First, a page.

Finally, once you’ve got your loan in place, depending on the lender, you may not receive a lump sum upfront. “Different lenders have different policies, but most have some sort of ‘draw’ system where they release a certain amount of money to the contractor or buyer in stages as the home is finished,” Jarvis says.
Since you’re considering building multiple properties on a special loan type, Jarvis recommends looking for a smaller, local lender you can meet with to discuss your plans, or even asking your builder for a recommendation.
Bringing in the family
When it comes to adding family members to the mortgage, the biggest issue to remember is you’ll all be on the hook, which can be good or bad.
On the positive side, having multiple adults willing to go in on the loan can help with your loan approval. “Loans are more favorable the lower the credit risk. So, essentially the more people on a loan, the better for the bank, since more signers will be obligated to make the payments each month,” says Jarvis. And since you live in a more expensive area, having more family members on the mortgage could make it easier to qualify for what you need. “The combined incomes of multiple people can make a larger purchase possible, since you’ll need to reach set income limits to qualify for larger amounts of financing.”
On the potentially bad side, when more people sign together, more people are responsible for keeping up with the payments, and if something slips, everyone suffers. A missed or late payment would be a black mark on everyone’s credit report. While that probably won’t happen, it is something to consider.
When it comes to splitting bills, since you’re family, it may work best to consider income levels first. If mom and dad (or grandma) are living on a fixed income, paying half equally might be too much of a strain for them. Instead, you could base each person’s contribution on the 30 percent rule. In theory, no more than 30 percent of your income should go toward housing costs. Considering that, calculate 30 percent of everyone’s individual monthly income and either put that into a housing pool, or have each family member cover a bill that costs about the same.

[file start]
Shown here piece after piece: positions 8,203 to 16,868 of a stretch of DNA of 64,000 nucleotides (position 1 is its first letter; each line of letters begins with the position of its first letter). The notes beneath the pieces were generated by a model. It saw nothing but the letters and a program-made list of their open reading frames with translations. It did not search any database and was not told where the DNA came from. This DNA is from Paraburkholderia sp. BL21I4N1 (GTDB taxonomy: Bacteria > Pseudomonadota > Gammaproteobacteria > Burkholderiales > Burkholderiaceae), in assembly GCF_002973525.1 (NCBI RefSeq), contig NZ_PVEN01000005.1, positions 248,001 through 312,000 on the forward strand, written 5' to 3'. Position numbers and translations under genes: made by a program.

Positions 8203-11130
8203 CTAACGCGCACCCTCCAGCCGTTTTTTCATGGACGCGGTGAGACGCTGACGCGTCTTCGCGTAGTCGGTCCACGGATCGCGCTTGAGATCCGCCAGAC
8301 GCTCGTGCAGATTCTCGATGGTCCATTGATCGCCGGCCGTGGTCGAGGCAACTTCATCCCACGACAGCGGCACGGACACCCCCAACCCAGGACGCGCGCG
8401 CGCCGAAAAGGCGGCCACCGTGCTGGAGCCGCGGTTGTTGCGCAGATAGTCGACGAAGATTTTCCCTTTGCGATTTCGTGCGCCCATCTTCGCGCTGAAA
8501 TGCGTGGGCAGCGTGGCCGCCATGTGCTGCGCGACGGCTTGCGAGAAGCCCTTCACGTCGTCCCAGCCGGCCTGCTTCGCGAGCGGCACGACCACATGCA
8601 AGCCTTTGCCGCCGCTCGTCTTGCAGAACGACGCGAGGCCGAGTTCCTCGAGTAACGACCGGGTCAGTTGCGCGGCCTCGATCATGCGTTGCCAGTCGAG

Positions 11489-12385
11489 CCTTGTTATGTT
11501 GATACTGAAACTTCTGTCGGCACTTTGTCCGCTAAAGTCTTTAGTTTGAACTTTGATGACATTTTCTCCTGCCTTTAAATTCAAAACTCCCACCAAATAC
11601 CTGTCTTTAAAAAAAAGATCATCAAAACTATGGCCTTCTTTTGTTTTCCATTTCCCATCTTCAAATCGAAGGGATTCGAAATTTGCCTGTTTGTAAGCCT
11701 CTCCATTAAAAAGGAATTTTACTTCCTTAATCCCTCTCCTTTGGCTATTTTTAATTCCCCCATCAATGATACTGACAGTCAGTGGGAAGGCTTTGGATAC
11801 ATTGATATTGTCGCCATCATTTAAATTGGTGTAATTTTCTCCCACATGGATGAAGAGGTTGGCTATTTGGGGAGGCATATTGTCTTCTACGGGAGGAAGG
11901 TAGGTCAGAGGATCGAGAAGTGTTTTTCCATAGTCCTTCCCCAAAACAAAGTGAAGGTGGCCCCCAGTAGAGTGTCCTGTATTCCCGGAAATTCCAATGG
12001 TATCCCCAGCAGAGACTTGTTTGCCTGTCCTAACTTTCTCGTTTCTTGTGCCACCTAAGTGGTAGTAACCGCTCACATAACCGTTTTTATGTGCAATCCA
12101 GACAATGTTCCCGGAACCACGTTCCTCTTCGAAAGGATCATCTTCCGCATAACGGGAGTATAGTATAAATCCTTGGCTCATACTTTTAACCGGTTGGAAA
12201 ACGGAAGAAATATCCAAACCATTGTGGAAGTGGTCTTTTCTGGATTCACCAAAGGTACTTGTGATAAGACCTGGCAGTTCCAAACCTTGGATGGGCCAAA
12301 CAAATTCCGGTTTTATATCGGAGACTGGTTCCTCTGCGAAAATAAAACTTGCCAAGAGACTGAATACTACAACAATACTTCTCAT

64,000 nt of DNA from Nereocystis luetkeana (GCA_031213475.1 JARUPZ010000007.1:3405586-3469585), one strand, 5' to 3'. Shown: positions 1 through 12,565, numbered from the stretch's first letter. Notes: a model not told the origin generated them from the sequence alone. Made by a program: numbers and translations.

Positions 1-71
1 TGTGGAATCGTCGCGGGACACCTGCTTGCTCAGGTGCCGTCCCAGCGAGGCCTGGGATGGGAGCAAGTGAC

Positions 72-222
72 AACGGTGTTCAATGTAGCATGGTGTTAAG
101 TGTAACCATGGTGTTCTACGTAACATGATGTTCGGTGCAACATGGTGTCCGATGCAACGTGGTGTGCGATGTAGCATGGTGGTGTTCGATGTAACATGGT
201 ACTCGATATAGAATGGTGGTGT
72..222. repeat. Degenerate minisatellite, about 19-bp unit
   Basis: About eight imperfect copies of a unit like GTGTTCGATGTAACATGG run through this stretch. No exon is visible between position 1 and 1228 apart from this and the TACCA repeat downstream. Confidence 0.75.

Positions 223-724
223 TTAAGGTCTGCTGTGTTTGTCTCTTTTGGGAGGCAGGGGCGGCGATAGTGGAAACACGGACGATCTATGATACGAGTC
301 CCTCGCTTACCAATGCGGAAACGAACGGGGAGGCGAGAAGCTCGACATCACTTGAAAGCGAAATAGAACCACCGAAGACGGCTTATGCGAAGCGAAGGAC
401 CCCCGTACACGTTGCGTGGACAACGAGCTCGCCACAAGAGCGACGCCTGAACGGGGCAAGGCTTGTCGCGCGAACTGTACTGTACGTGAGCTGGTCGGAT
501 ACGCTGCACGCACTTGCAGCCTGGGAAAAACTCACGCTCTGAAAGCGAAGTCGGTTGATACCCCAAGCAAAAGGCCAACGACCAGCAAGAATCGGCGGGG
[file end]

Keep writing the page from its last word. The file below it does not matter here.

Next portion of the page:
Keeping the title
Once everything is built and ready to go, it’s probably in your best interest to keep the title in you and your husband’s name. “I definitely recommend going that route,” says Jarvis.
While it may be tricky to explain now, you’ll make things easier for yourself later on. “Should something happen to your parents, you won't have to worry about an estate of any kind, you'll just keep on owning the property,” says Jarvis. No one likes to imagine it, but tensions can run high once a family member passes on, too. Many families have lengthy fights over who owns property and possessions after a death. Putting the title in your name now avoids arguments later. “Family members won’t be able to make a claim if the title is already in your name,” Jarvis says.
There’s a lot to consider, but we wish you the best of luck!